Movie Review: "Crash"
Movie Review: "Crash"
Paul Higgins, writer and director for the controversial movie “Crash” does an excellent job in delivering heavy duty sociological issues in American culture through this riveting film. Numerous concepts and theories studied in sociology can be identified in nearly every scene of the movie. The uncomfortable topics of racism, classism, and sexism are at the hub of the storyline of Higgins film, forcing the audience to acknowledge the truth about morally troubling behavior and actions that are still currently issues in American society. Although the movie has received both acclaim and criticism for the exaggeration of connectivity among the characters within the film, the blatant message of the sociological issues existing in America are what is most valuable about the film. The antagonistic framework of the movie displays the difficulties of the reality of living in a ‘melting pot’ where ethnic and racial diversity are creating complex imbalances for so many citizens. The following review is will use scenes from “Crash” to highlight particular topics commonly covered in sociology as a way to gain clarity on theories by connecting them to real life scenarios.
One of the most noticeable issues seen repeatedly throughout the movie is of the strong racism that exists regarding the attitudes towards and against black people. Crash allows the audience to see that regardless of the social class, if an individual is black, he or she is not given the respect and preferential treatment that the white man or woman is given. The stereotypical perception of white individuals towards black men in particular is a horrible practice of labeling that is shown in scenes involving the white cops.
In one of the scenes the stereo type and racial profiling of black individuals is shown when movie director Cameron and his wife Christine are driving home in their SUV headed home. LAPD officers John Ryan and Tom Hansen are out patrolling when Ryan spots a black man driving in a nice SUV. He automatically begins to suspect that the vehicle must be stolen. This encourages him to follow along and pull the couple over. Cameron and Christine are confused why they are getting pulled over and are joking because they were in the middle of sexual acts. The scene ends in a disgusting sexual abuse of Christine by Officer Ryan who abuses his position against Cameron and his wife for his personal kicks. The disrespectfulness in this scene is multi-faceted from the sociological perspective. The racial profiling that is a problem in our society among law enforcement against black citizens was one that was evident, and the abuse of power upon a female by a male is also shown through this scene. The couple is left traumatized with complete humiliation for the complete disregard of decency shown by these white cops.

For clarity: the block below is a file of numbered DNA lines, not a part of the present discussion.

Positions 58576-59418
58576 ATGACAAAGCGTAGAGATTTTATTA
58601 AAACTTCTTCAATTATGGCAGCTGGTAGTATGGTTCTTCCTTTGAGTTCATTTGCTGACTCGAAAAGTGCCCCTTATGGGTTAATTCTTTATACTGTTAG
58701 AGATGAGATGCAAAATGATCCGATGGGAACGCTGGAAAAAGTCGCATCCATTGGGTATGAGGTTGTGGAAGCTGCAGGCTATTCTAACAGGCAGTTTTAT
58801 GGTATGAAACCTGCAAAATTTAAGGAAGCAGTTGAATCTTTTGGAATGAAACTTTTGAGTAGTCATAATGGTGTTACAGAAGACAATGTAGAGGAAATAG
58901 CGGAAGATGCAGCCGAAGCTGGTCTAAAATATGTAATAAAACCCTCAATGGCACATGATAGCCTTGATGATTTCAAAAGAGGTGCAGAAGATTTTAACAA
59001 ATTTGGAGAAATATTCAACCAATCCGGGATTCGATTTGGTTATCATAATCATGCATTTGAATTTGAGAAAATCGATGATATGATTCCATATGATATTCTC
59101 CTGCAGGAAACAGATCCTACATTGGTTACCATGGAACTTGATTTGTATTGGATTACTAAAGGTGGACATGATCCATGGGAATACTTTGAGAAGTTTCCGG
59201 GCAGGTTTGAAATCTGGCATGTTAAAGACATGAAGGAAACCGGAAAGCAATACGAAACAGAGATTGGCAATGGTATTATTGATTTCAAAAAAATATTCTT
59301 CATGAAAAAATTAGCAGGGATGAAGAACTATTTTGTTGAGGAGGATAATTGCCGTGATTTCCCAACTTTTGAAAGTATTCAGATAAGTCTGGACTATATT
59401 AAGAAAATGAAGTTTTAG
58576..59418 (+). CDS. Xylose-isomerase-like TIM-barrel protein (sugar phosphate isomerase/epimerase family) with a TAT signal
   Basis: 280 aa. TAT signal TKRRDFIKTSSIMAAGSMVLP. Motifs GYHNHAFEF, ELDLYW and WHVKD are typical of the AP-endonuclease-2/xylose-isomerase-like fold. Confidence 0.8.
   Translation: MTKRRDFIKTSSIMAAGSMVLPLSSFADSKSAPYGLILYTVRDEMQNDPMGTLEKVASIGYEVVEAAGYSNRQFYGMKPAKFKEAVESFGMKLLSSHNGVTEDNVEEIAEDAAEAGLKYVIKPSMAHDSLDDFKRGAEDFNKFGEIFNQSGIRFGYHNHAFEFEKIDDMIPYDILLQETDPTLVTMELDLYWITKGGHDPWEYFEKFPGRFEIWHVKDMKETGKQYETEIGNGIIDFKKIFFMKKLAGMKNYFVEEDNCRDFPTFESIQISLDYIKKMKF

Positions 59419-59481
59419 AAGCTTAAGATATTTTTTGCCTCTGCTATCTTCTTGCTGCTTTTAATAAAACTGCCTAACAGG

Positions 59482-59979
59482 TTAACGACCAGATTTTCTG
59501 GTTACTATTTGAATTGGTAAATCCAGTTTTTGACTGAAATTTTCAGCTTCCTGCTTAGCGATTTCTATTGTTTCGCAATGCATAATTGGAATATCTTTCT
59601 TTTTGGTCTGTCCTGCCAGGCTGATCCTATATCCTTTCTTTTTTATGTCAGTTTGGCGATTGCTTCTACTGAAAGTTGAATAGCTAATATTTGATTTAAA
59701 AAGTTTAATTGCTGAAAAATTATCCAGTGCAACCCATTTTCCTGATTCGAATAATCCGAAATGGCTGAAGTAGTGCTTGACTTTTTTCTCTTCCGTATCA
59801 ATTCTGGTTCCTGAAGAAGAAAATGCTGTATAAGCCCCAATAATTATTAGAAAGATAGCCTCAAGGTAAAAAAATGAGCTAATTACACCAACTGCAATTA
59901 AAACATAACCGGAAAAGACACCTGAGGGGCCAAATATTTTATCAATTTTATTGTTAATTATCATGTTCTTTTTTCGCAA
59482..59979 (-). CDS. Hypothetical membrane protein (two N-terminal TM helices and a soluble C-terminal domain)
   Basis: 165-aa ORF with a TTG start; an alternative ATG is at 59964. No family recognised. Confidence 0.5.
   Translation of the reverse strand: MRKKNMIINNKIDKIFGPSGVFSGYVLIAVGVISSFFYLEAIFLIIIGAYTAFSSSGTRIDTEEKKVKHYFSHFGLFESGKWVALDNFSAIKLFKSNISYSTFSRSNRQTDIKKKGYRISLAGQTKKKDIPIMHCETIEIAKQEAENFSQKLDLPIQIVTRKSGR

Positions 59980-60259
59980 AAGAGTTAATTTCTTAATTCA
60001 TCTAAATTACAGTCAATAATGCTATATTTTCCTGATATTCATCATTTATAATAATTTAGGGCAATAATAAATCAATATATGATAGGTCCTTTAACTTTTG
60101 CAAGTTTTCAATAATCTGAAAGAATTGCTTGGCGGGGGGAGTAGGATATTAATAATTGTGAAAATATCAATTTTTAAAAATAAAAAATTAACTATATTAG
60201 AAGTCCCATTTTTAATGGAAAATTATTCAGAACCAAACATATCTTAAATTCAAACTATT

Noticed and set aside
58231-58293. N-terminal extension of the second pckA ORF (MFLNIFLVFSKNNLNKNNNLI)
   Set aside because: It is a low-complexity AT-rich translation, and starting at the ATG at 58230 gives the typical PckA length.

One of the other important scenes that stand out to me in regard to the concept of ethnocentricity involves the Persian store owner and the Hispanic locksmith. The interesting factor in this particular circumstance is that it involves two minorities who have prejudices within their own reality against another ethnic group. It is not only a whites again all minority issue, but the trouble of various cultural and ethnic stereotypes against other groups. The Persian store owner, who himself faces the hardships of prejudice hires the Hispanic locksmith to fix a lock on the backdoor of his business. When the locksmith informs the owner that the lock is not the issue, but that the door needs replacement, the owner becomes angry and accuses the locksmith of not doing the job right. The locksmith refuses to do any work or even collect what he is owed because of his irritation with this man. That night the Persian store owner’s business is robbed. In the morning when he sees that his store is in ruins, he becomes distraught and wants vengeance on the locksmith who he assumes did all this on purpose to get his fellow Hispanic hoodlums to rob his store. Luckily the revenge plan does not end with murder, which is what was going to happen, but the point of the example is to show how the movie used the challenges of ethnocentrisms in this scene. The Persian’s sense of superiority and stereotype of Hispanic men led him to be convinced that the locksmith had ulterior motives. Had the locksmith been a white man or another Persian man, would the store owner have responded the same?
Many more sociological issues are depicted throughout the entire film. Although the reality of this many connected characters involved in such highly controversial scenarios full of sociological lessons in a 36 hours period seem ridiculous, Higgins does a fantastic job via the entertainment media to publicize touchy subjects that are happening on a daily basis throughout the United States.
DeFazio, K. (n.d.). Crash and the Ethnic
Within. Retrieved from http://www.redcritique.org/WinterSpring2007/crashandtheethnicwithin.htm
Higgins, Paul (Dir.) (2005). “Crash “(Motion picture).Lions Gate Entertainment.
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